- Your home is too bright: Stink bugs are attracted to areas that are too bright. And if your home has too many lights, it is probably causing these bugs to party in your space. It would be best if you could turn off the lights for some time and pull your blinds before sleeping.
- Ease of entering: Your home might have some areas that give many other bugs to your house quickly.
- Rural or green space: If you live somewhere with greenery, you will see stink bugs. They are herbivores, so they may simply move to your place for some warmth.
Getting rid of stink bugs
To keep them at bay, examine all potential entrance sites first, then seal any noticeable cracks or openings from where there could be a possibility of these insects entering.
During the winter months, stink bugs hibernate. They are active during the summer. They are also found in areas with exposure to sunlight or electrical. Therefore, any area receiving excess light has to be inspected.
Several chemicals available in the market claim to rid you of stink bugs. These pesticides can kill stink bugs and be used around windows, common entry points, and other areas where the bugs like gathering. Most of them are even effective in clearing your space of bugs.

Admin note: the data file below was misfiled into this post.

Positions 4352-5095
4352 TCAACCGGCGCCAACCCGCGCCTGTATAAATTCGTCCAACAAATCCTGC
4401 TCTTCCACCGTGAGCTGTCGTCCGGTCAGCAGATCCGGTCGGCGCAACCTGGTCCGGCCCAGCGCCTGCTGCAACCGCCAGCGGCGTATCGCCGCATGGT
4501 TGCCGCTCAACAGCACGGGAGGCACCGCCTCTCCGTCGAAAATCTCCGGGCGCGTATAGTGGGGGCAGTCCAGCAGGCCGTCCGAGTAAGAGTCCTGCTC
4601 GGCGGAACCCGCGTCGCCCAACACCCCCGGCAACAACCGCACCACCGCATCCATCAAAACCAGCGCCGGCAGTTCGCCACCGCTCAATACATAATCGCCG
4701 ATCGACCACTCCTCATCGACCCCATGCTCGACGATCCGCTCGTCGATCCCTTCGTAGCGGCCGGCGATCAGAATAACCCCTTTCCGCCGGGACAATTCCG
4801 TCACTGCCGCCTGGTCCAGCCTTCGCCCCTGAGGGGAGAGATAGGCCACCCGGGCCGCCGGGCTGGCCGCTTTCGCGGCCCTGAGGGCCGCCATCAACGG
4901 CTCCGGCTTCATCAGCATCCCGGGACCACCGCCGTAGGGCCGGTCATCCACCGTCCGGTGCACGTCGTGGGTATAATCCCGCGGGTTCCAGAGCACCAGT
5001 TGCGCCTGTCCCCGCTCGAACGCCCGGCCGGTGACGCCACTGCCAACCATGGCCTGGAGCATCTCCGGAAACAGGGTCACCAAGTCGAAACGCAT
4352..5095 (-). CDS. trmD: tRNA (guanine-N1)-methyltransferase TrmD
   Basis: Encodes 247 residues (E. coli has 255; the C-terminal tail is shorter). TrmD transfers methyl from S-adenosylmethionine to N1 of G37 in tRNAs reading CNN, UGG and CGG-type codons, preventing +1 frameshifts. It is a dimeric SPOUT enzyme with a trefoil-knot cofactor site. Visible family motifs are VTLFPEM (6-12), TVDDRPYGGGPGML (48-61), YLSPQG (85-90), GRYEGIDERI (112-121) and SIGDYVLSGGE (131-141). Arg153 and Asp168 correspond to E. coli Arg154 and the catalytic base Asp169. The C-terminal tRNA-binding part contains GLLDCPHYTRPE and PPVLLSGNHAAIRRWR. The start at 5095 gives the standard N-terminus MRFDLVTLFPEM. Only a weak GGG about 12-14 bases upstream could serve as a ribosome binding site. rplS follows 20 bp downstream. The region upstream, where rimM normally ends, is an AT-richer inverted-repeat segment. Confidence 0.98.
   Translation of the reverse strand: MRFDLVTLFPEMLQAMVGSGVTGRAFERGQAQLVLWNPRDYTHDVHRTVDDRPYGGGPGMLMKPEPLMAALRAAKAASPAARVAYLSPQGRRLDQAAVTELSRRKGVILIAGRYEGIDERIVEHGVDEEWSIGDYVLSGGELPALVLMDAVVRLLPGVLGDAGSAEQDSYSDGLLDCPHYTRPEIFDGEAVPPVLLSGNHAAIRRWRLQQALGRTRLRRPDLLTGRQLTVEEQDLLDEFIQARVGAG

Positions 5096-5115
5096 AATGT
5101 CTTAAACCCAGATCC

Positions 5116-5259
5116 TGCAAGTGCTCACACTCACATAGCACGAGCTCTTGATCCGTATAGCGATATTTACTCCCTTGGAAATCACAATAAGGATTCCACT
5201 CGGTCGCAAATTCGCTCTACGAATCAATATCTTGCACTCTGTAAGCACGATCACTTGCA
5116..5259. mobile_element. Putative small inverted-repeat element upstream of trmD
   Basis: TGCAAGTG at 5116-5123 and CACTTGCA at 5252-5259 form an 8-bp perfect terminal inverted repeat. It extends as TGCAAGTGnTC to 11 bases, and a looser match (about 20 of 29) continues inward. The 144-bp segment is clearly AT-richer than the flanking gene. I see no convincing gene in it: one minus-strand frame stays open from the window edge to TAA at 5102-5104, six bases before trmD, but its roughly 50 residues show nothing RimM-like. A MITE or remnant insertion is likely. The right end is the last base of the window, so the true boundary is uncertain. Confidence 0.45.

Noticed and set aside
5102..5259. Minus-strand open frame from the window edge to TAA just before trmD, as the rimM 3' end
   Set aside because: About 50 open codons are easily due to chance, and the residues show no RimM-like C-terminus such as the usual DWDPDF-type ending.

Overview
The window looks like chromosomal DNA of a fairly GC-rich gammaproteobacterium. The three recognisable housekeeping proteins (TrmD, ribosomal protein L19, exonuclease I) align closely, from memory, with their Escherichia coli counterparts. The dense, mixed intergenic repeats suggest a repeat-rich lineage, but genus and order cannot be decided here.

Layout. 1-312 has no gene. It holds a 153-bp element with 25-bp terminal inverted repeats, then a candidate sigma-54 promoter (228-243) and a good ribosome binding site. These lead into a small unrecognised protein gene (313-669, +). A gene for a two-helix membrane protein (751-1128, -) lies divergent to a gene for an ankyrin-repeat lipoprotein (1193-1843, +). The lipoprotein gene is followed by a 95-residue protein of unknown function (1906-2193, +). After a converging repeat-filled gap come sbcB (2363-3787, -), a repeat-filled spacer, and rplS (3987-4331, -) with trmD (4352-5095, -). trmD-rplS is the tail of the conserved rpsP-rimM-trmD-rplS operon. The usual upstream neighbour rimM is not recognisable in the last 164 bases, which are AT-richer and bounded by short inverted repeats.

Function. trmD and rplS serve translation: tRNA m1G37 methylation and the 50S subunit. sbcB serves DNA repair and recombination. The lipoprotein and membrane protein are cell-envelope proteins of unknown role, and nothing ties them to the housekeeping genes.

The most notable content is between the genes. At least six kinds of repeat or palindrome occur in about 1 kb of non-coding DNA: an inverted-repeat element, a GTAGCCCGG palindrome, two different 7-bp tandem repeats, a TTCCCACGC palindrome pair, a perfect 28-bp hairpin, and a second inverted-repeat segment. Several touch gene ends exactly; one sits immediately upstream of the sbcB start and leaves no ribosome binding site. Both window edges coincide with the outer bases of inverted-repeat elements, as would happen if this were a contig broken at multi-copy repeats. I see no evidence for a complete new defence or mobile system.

You can also make use of several home remedies, among which using white vinegar mixed with dish soap and water is the most effective trap for stink bugs when sprayed directly on them.
Are There Some Insects That Are Unsafe For My Dog?
Yes, there are many insects that your dog should avoid eating, including stink bugs. As we have seen, there are a few serious side-effects of eating stink bugs for your dog.
However, it doesn’t mean you would allow your dog to continue eating them or do something about clearing up the space near your dog to avoid stink bugs in the future.
Other insects, like cockroaches, lightning bugs, caterpillars, etc., are also a threat to your dog’s health, and it is best if they remain away from your dog’s place of being.
Learning how to treat dog insect bites, identifying typical symptoms, and knowing when to take your friend to the doctor for additional treatment are all part of being a dog parent.
It’s just a matter of time until our canine companions come into contact with bees, ants, spiders, centipedes, or any other variety of insects and vermin, as the bulk of them love spending most of their days outside.
You should look into insect treatment solutions if your dog frequently engages with pests within your home.
Depending on the pest, you may easily purchase various preventative techniques at your neighborhood store, and you can spray your home in a few minutes. However, you might need to contact pest control if the problem is more serious.
Similarly, dogs can have allergies to insect bites, yes. However, their responses may develop into something more serious that requires a visit to the veterinarian. Do not delay taking your dog to the vet in such a case.
Meet Madison Phillips, your compassionate guide to pet well-being. With experience from VCA Animal Hospitals and Laxton Vet Clinics Bellaire Inc. Madison honed her skills and embraced the balance of medical expertise and compassion, through her articles, she simplifies pet care, whether you’re a newbie or an experienced pet parent.